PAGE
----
Conclusion: None of the sealers were completely removed. The type of sealant and the use of chloroform changed the amount of sealant remaining in the root canal system.

Keywords: Chloroform; extrusion; penetration; rhodamine b

How to cite this article:
Uzunoglu-Ozyurek E, Askerbeyli-Ors S, Türker SA. Evaluation of the amount of remained sealer in the dentinal tubules following re-treatment with and without solvent. J Conserv Dent 2020;23:407-11

How to cite this URL:
Uzunoglu-Ozyurek E, Askerbeyli-Ors S, Türker SA. Evaluation of the amount of remained sealer in the dentinal tubules following re-treatment with and without solvent. J Conserv Dent [serial online] 2020 [cited 2023 Jun 4];23:407-11. Available from:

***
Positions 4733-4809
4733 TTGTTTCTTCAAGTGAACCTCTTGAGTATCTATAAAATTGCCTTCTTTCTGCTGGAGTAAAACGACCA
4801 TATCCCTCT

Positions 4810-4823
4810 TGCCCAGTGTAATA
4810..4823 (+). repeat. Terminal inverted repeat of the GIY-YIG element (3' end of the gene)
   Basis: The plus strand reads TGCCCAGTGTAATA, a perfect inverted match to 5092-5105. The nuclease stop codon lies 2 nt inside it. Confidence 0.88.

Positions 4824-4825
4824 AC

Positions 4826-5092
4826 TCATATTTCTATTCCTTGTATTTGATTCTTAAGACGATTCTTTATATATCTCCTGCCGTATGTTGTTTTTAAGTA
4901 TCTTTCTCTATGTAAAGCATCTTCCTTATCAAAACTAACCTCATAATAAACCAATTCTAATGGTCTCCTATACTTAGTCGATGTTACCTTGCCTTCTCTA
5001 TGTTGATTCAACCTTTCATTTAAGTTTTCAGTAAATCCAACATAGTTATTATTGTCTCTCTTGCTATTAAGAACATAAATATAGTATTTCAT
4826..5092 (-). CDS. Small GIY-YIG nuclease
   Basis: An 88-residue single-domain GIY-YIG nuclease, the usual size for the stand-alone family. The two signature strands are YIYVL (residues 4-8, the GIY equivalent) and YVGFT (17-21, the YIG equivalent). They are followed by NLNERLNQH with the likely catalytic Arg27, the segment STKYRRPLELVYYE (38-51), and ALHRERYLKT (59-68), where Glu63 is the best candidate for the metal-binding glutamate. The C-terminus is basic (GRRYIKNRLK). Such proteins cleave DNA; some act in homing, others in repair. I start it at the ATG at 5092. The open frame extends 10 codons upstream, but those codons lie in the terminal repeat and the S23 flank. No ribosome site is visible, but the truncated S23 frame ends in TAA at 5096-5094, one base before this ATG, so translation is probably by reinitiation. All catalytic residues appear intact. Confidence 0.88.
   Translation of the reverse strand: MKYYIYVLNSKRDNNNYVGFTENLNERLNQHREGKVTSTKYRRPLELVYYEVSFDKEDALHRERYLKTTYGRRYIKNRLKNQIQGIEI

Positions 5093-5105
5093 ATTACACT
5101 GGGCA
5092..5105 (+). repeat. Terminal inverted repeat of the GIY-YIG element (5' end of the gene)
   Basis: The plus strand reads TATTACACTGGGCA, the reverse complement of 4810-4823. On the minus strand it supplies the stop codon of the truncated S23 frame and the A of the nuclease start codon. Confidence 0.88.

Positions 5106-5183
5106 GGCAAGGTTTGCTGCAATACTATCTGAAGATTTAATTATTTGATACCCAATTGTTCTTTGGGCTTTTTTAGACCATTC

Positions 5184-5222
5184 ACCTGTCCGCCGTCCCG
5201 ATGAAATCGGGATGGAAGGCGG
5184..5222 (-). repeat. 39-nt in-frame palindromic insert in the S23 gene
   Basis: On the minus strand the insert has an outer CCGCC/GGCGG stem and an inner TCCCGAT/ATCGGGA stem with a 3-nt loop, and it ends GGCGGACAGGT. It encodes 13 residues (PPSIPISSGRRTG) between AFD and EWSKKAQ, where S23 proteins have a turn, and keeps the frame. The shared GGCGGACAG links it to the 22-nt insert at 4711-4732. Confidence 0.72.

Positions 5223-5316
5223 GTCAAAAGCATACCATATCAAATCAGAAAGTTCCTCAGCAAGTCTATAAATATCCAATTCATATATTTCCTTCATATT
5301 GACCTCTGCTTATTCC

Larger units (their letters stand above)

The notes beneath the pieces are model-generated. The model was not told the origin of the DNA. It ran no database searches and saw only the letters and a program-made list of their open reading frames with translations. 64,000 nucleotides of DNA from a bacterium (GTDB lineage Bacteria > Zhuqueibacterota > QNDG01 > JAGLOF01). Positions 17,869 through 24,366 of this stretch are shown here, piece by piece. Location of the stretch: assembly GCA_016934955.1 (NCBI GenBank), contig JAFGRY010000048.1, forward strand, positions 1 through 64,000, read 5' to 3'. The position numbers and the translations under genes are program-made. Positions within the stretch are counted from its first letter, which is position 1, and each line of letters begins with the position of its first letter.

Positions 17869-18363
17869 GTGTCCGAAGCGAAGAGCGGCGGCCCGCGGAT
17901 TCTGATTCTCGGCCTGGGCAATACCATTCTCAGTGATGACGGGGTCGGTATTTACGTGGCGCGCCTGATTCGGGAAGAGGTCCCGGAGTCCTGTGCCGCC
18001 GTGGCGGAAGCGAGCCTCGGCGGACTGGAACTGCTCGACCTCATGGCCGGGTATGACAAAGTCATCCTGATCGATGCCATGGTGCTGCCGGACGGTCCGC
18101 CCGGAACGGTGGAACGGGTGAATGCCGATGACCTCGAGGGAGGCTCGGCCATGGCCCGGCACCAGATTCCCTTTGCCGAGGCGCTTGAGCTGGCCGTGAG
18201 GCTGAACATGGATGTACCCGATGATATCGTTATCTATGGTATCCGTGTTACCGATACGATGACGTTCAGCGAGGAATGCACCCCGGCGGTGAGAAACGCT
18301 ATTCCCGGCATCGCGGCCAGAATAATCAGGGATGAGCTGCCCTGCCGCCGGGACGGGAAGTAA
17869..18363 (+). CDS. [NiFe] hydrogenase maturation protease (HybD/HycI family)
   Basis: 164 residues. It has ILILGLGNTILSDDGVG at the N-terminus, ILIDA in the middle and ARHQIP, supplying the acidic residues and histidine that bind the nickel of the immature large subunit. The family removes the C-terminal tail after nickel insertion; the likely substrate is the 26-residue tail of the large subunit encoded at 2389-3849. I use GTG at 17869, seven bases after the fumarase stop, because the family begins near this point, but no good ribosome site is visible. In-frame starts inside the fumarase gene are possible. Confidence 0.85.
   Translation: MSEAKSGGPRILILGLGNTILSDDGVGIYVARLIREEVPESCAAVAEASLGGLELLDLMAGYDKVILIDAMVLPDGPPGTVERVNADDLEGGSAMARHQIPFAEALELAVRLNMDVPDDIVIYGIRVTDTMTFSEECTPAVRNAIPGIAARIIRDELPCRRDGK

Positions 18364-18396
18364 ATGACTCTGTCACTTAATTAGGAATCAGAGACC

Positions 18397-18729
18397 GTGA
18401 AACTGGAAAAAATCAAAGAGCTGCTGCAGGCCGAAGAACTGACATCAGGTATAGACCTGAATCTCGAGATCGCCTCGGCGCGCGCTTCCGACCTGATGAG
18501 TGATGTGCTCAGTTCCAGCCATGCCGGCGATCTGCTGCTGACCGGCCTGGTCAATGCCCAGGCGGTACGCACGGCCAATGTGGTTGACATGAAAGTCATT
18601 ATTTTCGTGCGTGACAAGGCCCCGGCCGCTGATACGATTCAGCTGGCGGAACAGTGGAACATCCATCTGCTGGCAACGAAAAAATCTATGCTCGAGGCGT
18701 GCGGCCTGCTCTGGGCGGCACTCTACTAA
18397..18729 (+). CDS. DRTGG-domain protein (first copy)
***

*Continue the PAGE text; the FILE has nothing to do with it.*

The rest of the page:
Introduction Top

Removal of all root canal filling material during root canal re-treatment is an important step that can affect the success of re-treatment procedures.[1] It has been reported that remaining filling material may include debris and infected dentin,[2] thus jeopardizing re-treatment procedures and outcome. In addition, Kok et al.[3] reported that endodontic sealers cannot penetrate into dentinal tubules after endodontic re-treatment. Various solvents,[4],[5],[6] different nickel–titanium (NiTi) rotary systems,[3],[5],[7],[8],[9] and manually used instruments[5] have been used efficiently to remove the filling materials. Solvents can exhibit antimicrobial properties.[10] However, there are controversial results regarding the contribution of solvents to the retreatability of root canal filling materials.[5],[6],[11]